I would like to cite a series of our geologic mapping projects on a State-by-State basis and give a brief description of the reasons for the mapping in each case. Because this is a national program, with projects in virtually every state, it is a simple matter to select examples that may have particular meaning to the membership of this Committee.
FEDMAP and STATEMAP efforts are defining the structure and history of the San Andreas Fault system and its relation to earthquake hazards in the Los Angeles and San Francisco Bay areas. Detailed geologic maps produced by these efforts help to define seismic hazard zones, enabling local governments to plan accordingly. FEDMAP projects are also mapping ground-water basins in three-dimensions to support the water resource needs of the populous desert region of the state.
STATEMAP funds support geologic mapping in the Colorado Springs and Idaho Springs areas where areas of geologic hazards such as landslides, rockfalls, swelling soils, and subsidence over underground mines are being mapped. Our FEDMAP project and the Colorado Geological Survey are evaluating landslides, subsidence and infrastructure resources along the developing I-70 and Front Range corridors, and assessing sources for salt in the Colorado River.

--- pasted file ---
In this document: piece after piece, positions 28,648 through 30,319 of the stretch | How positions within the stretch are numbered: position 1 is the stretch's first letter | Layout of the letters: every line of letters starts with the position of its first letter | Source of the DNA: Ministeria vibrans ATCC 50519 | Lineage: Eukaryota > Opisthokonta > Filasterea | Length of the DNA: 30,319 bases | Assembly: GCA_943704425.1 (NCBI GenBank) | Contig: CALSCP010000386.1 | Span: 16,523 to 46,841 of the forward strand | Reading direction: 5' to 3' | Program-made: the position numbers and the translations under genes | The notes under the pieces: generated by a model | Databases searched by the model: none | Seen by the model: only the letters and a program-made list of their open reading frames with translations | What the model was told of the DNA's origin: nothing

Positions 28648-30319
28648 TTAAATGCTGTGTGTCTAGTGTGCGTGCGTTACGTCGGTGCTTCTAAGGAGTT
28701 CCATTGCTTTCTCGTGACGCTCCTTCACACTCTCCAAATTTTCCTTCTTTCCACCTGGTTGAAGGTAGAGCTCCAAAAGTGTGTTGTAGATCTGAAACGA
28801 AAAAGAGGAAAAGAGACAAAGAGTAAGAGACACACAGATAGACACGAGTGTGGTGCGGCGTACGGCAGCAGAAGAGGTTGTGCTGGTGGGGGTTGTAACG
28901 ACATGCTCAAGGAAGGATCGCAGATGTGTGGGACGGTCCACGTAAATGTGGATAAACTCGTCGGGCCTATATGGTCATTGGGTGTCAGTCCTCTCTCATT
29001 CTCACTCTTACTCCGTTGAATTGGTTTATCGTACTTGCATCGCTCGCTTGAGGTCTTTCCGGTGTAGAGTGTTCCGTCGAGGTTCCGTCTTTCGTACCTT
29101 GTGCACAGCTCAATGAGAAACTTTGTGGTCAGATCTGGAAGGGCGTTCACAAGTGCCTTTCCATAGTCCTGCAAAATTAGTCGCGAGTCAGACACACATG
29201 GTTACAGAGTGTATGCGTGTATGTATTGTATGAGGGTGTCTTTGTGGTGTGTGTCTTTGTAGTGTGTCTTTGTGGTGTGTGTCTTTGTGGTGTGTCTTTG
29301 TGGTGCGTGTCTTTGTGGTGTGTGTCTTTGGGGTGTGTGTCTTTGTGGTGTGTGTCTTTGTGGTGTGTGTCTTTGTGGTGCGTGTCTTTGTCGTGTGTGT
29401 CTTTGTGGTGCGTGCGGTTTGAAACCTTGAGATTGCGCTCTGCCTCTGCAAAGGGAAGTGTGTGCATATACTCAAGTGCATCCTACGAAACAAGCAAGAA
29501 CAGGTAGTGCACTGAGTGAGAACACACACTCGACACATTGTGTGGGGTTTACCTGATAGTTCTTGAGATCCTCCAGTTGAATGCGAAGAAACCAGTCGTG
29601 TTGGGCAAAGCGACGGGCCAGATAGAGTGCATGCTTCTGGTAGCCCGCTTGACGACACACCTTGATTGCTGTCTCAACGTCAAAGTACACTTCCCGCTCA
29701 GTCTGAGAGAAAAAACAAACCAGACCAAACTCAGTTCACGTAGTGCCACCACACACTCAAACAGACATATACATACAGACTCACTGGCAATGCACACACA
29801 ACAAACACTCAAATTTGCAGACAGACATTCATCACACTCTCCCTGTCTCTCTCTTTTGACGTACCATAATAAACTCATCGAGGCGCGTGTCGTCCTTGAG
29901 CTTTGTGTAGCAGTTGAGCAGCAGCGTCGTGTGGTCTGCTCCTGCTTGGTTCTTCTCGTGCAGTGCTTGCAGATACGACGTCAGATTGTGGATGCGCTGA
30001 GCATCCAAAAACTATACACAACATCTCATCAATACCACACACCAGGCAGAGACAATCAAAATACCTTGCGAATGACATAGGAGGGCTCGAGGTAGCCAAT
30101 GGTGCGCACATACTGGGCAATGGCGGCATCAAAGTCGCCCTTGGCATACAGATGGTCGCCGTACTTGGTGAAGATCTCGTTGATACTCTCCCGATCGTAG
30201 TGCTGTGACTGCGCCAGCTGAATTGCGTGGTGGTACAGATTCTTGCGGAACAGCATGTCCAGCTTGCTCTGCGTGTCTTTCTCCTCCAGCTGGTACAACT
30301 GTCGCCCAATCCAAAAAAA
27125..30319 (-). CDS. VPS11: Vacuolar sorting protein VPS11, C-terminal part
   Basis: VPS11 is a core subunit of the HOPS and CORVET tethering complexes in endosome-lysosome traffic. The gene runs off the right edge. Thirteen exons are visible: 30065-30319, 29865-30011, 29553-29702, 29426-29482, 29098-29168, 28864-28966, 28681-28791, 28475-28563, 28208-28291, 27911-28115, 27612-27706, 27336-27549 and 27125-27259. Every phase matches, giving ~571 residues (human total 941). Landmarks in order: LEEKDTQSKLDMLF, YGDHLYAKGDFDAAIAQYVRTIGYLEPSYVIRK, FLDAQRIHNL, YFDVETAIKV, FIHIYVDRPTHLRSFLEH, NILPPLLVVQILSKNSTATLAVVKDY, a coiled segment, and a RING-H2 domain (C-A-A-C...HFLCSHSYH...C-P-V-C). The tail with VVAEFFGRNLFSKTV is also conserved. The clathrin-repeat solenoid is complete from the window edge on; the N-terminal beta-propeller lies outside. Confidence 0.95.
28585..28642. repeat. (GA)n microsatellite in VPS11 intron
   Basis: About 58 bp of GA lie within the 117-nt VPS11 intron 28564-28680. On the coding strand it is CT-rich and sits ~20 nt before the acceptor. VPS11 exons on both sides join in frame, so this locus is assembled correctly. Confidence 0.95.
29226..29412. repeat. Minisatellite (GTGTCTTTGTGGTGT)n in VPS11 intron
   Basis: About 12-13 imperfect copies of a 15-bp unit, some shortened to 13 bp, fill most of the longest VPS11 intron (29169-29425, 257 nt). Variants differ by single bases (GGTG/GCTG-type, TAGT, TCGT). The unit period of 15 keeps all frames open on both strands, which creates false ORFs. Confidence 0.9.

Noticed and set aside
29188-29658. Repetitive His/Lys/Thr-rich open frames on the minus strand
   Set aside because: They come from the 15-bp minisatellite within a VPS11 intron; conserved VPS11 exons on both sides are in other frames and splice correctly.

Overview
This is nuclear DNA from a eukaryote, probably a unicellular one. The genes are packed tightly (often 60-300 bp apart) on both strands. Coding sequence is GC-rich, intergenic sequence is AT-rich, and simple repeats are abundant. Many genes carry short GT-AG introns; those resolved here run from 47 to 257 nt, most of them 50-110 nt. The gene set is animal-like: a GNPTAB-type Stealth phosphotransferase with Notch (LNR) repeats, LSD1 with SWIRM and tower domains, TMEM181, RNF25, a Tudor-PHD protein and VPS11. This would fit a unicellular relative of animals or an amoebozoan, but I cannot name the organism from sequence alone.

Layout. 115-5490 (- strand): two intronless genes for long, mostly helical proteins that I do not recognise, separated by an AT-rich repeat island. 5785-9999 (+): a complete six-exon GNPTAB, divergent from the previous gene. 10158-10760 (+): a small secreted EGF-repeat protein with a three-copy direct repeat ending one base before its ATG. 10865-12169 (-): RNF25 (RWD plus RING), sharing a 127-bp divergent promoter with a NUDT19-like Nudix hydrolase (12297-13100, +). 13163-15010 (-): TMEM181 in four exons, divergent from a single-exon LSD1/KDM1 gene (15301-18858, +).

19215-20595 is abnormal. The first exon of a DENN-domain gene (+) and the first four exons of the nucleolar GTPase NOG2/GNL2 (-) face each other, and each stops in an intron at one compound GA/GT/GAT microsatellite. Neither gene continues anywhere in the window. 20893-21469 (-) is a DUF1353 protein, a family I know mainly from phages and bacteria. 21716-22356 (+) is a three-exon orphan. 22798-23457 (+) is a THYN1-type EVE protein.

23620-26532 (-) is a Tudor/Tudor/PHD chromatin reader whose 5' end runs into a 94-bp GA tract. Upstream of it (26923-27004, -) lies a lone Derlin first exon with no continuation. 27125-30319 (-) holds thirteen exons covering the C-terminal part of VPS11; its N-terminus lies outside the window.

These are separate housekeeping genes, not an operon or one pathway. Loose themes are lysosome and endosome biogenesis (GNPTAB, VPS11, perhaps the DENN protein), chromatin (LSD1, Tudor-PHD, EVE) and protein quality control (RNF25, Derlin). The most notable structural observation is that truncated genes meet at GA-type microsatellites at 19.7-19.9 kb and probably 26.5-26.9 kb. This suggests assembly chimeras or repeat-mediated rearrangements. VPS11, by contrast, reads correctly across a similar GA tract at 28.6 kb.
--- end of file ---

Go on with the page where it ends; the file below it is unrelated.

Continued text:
Our STATEMAP project supports geologic mapping of the Baton Rouge area where a detailed knowledge of active faults is necessary to protect critical aquifers from contamination and to aid in siting of solid-waste repositories. EDMAP projects in Louisiana supported the training of three students at Centenary College of Louisiana and the University of New Orleans.